Loose Parts play provides opportunities for children to learn through investigation, discovery and experimentation. Whilst doing so they are using all their senses in a way that captures their curiosity and imagination. This motivates them to explore the effect of their actions on objects, providing a foundation for future problem solving. As well as, scientific and mathematical learning.
We all know of the scenario, where your child is interested in the box more than the toy it came in. This is because the child is able to control their own play, rather than following the objective the toy is made to achieve. For example, if you provide your little one with a tin of mixed buttons, they will spend a long time sorting and arranging them by size or colour. Or using them to create artwork or incorporate it within other activities of their own creation.
Just like the play itself, the object that can be involved in loose part play is open ended! The key is to make sure that the items do not have any predetermined use. It is best if you can provide your child with as many of the same item as possible.
You can even have a theme to your loose parts play, here are a few of our favourite loose parts play ideas:
Once you have collected your resources, introduce them to your child and sit back to see where their imagination takes them! They may want you to get involved in their games or would like to introduce other recourse to their play. Such as, a mug tree to hang the curtain hooks on or to use their play dough utensils in their water play.
Your should give your child access to their loose parts to play and incorporate within their activities whenever they want. You can store them in baskets or provide your child with a lunch box or something with sections. So, they can decide how they want to sort the parts into compartments.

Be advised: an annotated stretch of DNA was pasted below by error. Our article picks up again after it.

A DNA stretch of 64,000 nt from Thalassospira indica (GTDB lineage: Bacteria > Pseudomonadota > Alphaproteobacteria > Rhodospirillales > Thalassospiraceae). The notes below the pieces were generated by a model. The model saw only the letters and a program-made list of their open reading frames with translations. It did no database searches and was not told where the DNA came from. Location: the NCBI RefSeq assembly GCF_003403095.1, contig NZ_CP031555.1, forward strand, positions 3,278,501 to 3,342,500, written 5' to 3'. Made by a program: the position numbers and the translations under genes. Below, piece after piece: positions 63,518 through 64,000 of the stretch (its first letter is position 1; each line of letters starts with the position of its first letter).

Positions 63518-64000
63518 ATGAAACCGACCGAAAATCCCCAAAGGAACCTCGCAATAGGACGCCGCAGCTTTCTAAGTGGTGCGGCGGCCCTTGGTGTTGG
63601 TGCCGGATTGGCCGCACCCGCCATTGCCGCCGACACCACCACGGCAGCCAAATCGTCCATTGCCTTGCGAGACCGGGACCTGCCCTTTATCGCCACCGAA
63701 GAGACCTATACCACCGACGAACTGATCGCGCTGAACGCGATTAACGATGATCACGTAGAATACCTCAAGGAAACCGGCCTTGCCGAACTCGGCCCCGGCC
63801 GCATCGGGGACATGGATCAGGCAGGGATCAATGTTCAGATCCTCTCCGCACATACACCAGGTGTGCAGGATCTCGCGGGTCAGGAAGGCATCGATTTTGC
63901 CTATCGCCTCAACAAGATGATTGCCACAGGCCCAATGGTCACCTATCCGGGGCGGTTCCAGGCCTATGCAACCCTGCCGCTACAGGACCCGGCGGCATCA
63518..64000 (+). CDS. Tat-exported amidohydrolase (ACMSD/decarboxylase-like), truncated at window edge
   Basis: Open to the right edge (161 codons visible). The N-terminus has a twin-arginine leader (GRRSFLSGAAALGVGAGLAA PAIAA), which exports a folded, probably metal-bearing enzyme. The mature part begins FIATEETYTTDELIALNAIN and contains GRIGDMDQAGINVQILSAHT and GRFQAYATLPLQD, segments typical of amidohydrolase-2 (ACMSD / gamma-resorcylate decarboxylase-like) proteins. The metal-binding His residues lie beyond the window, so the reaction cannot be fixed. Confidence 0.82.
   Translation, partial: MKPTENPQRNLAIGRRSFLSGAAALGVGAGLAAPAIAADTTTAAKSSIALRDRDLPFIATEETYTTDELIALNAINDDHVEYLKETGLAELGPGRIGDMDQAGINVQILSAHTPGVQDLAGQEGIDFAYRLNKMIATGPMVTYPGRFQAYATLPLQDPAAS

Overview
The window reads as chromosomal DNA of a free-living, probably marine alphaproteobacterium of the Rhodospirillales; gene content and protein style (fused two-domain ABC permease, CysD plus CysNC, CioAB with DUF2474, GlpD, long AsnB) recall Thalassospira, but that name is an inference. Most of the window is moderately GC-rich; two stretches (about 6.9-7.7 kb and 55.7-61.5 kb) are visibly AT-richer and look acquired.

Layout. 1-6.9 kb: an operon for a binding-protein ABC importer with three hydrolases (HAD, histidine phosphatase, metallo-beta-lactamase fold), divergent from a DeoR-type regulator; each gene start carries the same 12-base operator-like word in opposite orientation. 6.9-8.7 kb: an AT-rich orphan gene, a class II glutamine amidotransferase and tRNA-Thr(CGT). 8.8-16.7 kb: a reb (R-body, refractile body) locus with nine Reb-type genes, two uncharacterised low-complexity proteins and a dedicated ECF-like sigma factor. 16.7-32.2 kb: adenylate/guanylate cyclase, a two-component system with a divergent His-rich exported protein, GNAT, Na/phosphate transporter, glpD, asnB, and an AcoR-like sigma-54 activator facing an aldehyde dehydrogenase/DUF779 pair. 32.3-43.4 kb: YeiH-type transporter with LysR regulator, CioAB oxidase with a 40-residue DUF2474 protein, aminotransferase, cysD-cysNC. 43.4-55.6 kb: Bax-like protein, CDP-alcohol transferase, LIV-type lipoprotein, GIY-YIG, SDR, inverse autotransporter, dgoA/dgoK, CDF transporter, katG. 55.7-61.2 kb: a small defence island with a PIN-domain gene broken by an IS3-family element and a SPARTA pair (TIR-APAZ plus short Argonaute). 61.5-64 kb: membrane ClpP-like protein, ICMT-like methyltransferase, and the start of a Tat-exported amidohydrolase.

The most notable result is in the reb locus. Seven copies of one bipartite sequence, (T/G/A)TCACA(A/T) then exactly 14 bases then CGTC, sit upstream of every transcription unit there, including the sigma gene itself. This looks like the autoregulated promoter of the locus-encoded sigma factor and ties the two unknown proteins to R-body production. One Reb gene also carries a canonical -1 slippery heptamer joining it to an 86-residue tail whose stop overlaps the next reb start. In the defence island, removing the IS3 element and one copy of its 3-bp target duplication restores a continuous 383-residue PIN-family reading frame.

There are so many benefits to providing open ended loose part resources to your little one. Loose parts resources help you to build an environment full of interesting objects to support your child’s creativity and invention. Due to the infinite variations of play that your child can come up with, this means they will always have an interest in loose parts play. The ability to move, modify or mould their play as well as the materials to meet their individual requirements, means resources are adaptable to all ages and stages of development.
Likewise, it is impossible to use a loose part in the ‘wrong’ way so your child will not experience a sense of failure for not meeting a required outcome – because there isn’t one! The reverse also applies, your little one can experience a huge sense of personal achievement for reaching the goals of their play. As well as, gain the thrill and achievement of discovery and experimentation.
At Kiddi Caru Day Nurseries Group, all our resources supplied to the children in our care are acquired and provided to support the learning outcomes of the Early Years Foundation Stage:
Loose Parts play allows a child to decide what to do and how to do it! The large range of materials and resources enables each child to explore and investigate differently with no preconceived outcomes.
A child will be able to freely explore - “What is this?” “What can I do with it?” “Where will it fit?" “Why won’t it fit?" “What happens if I..?"
Children have been observed investigating for an hour at a time and no two games will ever be the same.
The plentiful supplies allow children to play uninterrupted without frustration and with no fear of “failing”. They will attempt tasks such as stacking and posting over and over again until they succeed, find an alternative solution or occasionally turn to an adult for support.
Through filling, tipping, building, rolling, fitting, sorting etc, a child is beginning to make vital brain connections about the world around them as well as gaining an understanding of early mathematical concepts such as volume, capacity, spatial awareness, quantities, length, shape and more.
Loose Parts play works the body as well as the brain! Large muscles will be exercised in a variety of ways such as transporting the larger containers, rolling and stacking. The fine motor skills will be used as the child manipulates and handles smaller objects such as pegs, chains and large buttons.
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